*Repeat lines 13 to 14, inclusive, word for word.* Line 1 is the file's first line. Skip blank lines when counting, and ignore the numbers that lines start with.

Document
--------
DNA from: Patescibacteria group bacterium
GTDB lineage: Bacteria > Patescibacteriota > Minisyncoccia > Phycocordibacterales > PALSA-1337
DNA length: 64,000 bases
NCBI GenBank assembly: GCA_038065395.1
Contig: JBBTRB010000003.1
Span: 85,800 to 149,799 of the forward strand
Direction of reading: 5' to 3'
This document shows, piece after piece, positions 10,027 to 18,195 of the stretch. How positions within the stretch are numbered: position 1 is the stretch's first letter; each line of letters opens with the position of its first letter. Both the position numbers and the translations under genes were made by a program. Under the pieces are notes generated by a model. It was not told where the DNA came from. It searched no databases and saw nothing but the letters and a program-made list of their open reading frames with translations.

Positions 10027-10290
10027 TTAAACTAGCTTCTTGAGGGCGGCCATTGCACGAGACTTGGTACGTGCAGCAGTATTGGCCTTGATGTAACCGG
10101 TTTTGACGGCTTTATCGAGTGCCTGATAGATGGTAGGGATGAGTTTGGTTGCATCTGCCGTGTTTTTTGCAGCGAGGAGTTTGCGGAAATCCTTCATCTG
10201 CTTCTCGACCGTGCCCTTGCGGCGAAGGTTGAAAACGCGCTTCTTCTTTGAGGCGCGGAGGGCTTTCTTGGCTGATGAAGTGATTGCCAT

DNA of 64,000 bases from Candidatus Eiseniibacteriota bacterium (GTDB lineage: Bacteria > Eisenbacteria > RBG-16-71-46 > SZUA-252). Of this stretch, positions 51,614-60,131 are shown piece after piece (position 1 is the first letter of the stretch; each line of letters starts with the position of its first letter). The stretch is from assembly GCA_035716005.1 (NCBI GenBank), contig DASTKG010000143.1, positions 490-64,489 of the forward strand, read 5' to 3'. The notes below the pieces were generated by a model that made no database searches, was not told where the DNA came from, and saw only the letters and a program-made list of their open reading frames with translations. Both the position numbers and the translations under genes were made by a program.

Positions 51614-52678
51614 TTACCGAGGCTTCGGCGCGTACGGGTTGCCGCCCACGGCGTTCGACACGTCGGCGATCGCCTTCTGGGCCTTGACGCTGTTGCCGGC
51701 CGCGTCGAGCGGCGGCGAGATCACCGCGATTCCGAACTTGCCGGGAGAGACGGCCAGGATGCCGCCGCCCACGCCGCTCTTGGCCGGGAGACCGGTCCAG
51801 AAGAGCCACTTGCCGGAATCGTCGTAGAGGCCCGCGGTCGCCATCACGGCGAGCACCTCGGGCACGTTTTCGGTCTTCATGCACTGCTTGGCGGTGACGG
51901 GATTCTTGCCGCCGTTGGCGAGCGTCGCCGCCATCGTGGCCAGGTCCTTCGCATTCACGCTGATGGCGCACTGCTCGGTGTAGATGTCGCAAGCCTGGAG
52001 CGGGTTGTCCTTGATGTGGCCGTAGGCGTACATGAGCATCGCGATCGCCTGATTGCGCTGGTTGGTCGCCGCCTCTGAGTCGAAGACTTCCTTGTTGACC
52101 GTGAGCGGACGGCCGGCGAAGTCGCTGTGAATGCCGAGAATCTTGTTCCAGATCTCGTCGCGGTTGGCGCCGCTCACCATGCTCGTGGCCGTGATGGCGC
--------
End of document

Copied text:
DNA of 64,000 bases from Candidatus Eiseniibacteriota bacterium (GTDB lineage: Bacteria > Eisenbacteria > RBG-16-71-46 > SZUA-252). Of this stretch, positions 51,614-60,131 are shown piece after piece (position 1 is the first letter of the stretch; each line of letters starts with the position of its first letter). The stretch is from assembly GCA_035716005.1 (NCBI GenBank), contig DASTKG010000143.1, positions 490-64,489 of the forward strand, read 5' to 3'. The notes below the pieces were generated by a model that made no database searches, was not told where the DNA came from, and saw only the letters and a program-made list of their open reading frames with translations. Both the position numbers and the translations under genes were made by a program.

Positions 51614-52678